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28 Aug
Posted by Nikola Ellis

Yoga, Karma and Social Justice

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Something happened to me after I’d been practicing yoga for a few months. I started to feel connected to the world around me in ways I’d never experienced before.


I first came to yoga as a way to manage crippling panic attacks and find some peace of mind at a difficult time in my life. While yoga certainly helped me deal with my own problems, it also opened up a new awareness of the ways in which my thoughts, feelings and actions were intricately bound up with the lives of others. Bit by bit, I began to move from feeling isolated in my own struggles to appreciating the interconnectedness between myself and the wider world.


This sense of connection could be a great source of joy – the realisation that I was not alone and that we all share a common bond. It could also be a source of vulnerability – I could no longer defend the walls I’d built between myself and others. I simply had to acknowledge the inter-dependency of all things and that meant I had to trust both myself and others to offer unconditional support.


The word Yoga means ‘Yoke’ or ‘Union’. Through a dedicated yoga practice, we experience the ultimate truth that the divisions we perceive between ourselves, other people and the world around us are simply illusions. At the heart of things, we are all one.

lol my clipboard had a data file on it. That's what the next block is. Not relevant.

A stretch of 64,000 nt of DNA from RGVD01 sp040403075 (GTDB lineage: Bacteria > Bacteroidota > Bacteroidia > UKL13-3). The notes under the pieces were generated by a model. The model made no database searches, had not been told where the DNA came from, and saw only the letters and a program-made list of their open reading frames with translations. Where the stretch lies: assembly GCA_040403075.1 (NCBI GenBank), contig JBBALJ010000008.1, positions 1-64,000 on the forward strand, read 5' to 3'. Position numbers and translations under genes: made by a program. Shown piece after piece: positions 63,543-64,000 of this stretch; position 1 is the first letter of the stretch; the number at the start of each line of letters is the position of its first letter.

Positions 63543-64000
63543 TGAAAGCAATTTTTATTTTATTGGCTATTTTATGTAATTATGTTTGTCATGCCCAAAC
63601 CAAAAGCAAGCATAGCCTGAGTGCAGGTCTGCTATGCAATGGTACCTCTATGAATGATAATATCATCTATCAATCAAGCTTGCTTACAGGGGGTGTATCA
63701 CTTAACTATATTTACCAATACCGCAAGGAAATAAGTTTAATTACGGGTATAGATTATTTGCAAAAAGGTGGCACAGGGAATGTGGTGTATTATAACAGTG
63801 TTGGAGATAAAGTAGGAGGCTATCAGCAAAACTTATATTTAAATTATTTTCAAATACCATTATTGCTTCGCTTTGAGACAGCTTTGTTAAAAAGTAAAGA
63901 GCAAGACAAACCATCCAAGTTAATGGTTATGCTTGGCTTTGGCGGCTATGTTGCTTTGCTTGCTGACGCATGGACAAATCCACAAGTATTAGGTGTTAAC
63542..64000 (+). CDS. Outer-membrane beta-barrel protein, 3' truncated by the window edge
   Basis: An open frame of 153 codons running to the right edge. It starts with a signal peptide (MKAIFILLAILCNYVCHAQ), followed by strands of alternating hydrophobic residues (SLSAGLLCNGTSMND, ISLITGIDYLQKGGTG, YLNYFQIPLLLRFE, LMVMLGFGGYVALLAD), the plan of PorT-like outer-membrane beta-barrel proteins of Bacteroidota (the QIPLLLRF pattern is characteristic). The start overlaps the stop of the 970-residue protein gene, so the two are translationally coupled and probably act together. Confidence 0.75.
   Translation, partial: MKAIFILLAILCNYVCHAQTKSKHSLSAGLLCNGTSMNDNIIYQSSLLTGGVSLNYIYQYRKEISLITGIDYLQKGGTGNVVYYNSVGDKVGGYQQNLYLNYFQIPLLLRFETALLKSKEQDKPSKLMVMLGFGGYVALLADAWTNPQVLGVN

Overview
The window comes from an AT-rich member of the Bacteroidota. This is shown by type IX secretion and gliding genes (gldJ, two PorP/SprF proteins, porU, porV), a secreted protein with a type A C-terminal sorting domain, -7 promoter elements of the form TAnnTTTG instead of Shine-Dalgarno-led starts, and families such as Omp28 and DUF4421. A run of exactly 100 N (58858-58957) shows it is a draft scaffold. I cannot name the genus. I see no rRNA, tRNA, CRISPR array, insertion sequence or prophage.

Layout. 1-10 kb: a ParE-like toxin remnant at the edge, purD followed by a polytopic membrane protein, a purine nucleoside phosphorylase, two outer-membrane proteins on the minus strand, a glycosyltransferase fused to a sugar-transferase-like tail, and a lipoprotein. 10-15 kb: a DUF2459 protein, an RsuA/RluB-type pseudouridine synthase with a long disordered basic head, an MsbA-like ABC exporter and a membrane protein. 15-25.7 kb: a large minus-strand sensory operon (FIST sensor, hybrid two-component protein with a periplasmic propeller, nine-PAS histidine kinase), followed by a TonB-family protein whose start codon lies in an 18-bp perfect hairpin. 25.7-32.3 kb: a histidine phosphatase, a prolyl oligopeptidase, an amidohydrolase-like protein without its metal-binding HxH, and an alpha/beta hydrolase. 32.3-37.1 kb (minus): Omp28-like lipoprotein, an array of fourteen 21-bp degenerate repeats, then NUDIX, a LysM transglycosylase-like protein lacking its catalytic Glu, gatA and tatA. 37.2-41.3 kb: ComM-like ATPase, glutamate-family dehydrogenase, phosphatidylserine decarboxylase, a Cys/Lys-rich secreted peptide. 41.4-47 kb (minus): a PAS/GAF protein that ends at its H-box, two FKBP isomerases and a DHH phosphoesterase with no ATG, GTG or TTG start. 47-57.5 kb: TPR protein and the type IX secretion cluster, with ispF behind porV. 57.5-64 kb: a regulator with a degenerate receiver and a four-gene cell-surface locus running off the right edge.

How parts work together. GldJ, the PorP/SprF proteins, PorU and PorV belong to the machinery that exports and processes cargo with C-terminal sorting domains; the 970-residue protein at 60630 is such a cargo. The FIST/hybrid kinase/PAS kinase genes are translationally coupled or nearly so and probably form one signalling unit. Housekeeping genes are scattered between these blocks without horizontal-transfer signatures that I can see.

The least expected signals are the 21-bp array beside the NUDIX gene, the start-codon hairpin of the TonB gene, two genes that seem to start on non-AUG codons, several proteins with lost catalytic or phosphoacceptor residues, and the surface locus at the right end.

The Karma Yogi recognises this when they act selflessly in the service of others, with no expectation of reward. Service, offering our time and talents with wholehearted generosity, is a way of acknowledging and honouring that every human being on the planet is equally important and worthy.


We live in a world of increasing inequality. Divisions between people based on race, gender, sexuality and social class are being fractured by individuals and organisations who seek to secure their own status at the expense of others. As yogis, we have an incredibly powerful tool to help overcome the exploitation and denigration of those who do not have a strong voice in the mainstream. Karma Yoga – Service.


Many yoga teachers already work without pay. That is not the same thing as Karma Yoga. To offer your skills for free on behalf of an organisation that is making a profit, or in the hope of building a student base so that you yourself can make a profit later on, is not Karma Yoga. There’s nothing wrong with making a profit from teaching yoga, but that’s not what I’m talking about here.


Offering your time, skills and compassion unconditionally to those who need it most, or who would otherwise not be able to experience yoga, is different. Acting in the service of disadvantaged or under-served communities acknowledges how extremely fortunate we are to have the resources to practice and share yoga. It recognises that we have the ability to use our privilege to support those who are not as fortunate as ourselves.


Karma Yoga is a gift to both the giver and the receiver. It’s an opportunity to move away from negative perceptions we may have about ourselves and others and do something that is pure, honest and without expectation. It brings joy and lightness because it creates unconditional connection. It’s a celebration of our one-ness and that, my friends, is Yoga.


Adore Yoga partners with non-profit organisations to offer therapeutic yoga to those who need it most, including A Sound Life. Want to help out? Sign up!



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Nikola Ellis

Nikola Ellis is the founder of Adore Yoga, yoga therapist, counsellor and teacher trainer. She conducts regular trainings that help people of all ages, shapes and abilities enjoy the benefits of yoga and meditation, including Meditation Facilitator Certificate Trainings; Level 1 200hr Teacher Training and Post Graduate Yoga Teacher Training in Mental Health, Adaptive Asana and the Foundations of Yoga Therapy and a highly regarded professional 650hr Graduate Certificate of Yoga Therapy.